First of all, I downloaded the .lit e-book, and converted it to mobi-format (so that it will be readable on my Kindle) and started reading it in the Calibre e-book reader on my computer while listening to the audio (Kindle, after all, isn't all that flexible...). I soon realized that I wanted to take notes though. Some words kept appearing, and I thought it would be great to be able to add a note to those. Unfortunately, I couldn't find any way of doing this in Calibre. Mobipocket Reader came to my rescue though! If anyone wonders why I don't simply read a Word document, I just have to say that e-book format is 1000 times more pleasant to read even on the computer. Changing the background color from white to beige, for one, helps a lot, and you get the text divided into appropriately wide columns so that you don't lose focus and don't have to move your eyes all that much. Flipping pages is ever so easy (space key), which is excellent when you are concentrating like mad to keep up with the audio while trying to make clever reflections on what you read. In Mobipocket, you can very simply highlight words, copy them, and add notes to them that are saved in a column to your right (perfect if you want to add them to ANKI later).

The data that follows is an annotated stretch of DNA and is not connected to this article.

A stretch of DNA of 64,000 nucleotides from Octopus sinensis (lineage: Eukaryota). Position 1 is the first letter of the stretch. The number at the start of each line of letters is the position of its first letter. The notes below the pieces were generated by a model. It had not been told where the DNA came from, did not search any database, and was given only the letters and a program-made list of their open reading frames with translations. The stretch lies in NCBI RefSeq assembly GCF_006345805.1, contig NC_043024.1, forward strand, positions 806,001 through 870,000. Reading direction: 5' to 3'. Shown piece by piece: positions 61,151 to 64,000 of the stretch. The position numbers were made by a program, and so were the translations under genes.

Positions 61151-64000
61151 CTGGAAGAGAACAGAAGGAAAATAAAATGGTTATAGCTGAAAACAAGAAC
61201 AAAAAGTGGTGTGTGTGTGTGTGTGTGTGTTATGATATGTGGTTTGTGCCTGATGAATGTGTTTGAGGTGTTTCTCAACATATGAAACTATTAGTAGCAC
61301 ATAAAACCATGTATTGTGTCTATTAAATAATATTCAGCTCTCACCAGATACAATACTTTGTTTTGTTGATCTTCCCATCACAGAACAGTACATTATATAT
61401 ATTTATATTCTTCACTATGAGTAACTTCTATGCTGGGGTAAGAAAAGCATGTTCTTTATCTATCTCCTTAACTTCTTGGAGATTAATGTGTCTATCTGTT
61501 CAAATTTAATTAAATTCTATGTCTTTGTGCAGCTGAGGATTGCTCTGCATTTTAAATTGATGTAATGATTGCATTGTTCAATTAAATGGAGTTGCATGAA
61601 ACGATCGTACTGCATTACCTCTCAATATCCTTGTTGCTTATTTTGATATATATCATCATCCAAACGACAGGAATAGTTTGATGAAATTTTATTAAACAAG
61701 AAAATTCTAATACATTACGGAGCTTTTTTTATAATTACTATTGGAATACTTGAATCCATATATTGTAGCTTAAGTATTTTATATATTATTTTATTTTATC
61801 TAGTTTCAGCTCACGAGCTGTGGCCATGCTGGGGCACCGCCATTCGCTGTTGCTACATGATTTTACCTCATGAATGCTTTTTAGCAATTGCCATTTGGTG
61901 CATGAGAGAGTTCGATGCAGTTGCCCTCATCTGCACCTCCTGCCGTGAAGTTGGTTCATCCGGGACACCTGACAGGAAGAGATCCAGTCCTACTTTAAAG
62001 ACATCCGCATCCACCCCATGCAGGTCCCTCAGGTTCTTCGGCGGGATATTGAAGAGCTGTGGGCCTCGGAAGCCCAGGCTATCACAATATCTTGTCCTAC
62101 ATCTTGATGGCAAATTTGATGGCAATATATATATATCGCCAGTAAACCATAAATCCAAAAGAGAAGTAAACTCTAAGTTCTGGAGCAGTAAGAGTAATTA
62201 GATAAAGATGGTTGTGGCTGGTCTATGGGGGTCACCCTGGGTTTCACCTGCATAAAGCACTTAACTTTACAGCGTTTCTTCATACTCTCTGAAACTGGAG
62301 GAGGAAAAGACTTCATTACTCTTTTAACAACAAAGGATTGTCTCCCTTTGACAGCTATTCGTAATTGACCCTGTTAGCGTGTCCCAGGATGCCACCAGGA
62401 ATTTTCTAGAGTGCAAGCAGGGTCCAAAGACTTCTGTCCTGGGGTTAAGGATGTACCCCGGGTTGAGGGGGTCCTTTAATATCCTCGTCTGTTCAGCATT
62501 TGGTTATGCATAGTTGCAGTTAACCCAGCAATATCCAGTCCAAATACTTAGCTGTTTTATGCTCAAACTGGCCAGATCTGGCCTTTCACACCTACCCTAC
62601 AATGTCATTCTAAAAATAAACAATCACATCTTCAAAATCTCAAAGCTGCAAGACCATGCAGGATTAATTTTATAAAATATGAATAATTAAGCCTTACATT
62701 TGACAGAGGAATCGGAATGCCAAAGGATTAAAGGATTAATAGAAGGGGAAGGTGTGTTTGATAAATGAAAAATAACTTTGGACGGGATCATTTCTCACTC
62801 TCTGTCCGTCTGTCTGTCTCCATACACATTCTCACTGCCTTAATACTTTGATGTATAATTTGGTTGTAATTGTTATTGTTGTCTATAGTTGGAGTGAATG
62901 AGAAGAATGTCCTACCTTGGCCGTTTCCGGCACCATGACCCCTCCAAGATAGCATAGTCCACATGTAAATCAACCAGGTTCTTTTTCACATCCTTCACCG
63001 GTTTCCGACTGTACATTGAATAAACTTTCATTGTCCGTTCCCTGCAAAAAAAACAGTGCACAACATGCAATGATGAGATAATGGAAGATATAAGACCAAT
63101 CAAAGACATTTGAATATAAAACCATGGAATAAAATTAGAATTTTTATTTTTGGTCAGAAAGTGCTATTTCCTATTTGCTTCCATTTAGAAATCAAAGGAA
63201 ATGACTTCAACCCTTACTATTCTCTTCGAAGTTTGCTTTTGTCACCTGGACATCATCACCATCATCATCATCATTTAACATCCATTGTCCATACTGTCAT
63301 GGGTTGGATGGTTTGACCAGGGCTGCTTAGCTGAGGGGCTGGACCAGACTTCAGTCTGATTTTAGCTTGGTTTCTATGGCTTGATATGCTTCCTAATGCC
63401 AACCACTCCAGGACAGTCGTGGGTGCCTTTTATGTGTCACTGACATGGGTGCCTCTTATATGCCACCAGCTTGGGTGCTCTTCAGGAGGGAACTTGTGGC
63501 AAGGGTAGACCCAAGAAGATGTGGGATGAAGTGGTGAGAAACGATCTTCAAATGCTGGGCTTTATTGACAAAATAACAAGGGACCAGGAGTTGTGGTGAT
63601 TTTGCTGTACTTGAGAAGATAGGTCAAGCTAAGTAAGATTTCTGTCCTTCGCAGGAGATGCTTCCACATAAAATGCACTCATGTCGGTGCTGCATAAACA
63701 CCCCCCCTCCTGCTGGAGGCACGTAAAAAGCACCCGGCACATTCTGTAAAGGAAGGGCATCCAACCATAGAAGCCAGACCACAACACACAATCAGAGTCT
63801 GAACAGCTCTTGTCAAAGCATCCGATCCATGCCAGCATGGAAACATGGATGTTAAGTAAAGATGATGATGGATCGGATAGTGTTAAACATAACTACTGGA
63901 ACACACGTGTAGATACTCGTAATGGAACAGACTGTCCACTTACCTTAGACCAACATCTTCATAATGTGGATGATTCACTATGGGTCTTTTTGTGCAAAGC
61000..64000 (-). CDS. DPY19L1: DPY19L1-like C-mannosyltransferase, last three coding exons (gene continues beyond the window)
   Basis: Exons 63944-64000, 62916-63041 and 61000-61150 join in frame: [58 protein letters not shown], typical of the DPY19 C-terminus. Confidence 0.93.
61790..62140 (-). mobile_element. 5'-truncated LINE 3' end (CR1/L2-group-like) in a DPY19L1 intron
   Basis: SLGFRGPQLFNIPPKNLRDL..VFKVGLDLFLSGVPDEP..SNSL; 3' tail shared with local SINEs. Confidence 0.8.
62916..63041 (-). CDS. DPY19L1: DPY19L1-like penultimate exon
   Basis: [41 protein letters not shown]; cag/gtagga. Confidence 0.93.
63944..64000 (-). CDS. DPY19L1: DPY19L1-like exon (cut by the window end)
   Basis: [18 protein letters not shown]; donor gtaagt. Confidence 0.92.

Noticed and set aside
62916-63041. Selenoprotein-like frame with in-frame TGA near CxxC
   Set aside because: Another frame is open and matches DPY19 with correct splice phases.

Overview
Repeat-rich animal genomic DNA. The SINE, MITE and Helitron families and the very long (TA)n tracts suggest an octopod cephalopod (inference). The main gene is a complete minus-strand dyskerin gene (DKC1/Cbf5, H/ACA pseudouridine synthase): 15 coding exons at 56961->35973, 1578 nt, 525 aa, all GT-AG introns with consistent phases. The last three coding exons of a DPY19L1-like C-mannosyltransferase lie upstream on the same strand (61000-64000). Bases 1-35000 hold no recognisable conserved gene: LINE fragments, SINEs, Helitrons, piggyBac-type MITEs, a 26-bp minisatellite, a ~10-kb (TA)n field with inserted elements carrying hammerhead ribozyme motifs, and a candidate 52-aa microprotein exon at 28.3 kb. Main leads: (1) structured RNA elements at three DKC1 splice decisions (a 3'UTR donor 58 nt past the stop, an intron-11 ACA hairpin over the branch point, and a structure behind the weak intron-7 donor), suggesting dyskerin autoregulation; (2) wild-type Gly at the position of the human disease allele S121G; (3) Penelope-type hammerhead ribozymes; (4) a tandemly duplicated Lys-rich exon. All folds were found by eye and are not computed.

(Click to enlarge.)
I've read the first chapter, which was 15 minutes of audio, and I can't say I understood all that many words. I know what happens in the first chapter since I have seen the movie, so I was able to tag along, so to say. I find that what may be even more important than actually understanding all the words is to get a grasp on word order. Word order is, like in all languages that claim to have "free word order", annoyingly difficult in Hungarian, more so than in Russian. Also, I think that you pick up correct usage of small particle words, multiple negations, possessive constructions (these things aren't as easy in Hungarian as in all the Indo-European languages I've studied) from just pure exposure.
Oh, and Alice in Wonderland turn out to be much easier than I thought, since I was set on not understanding anything.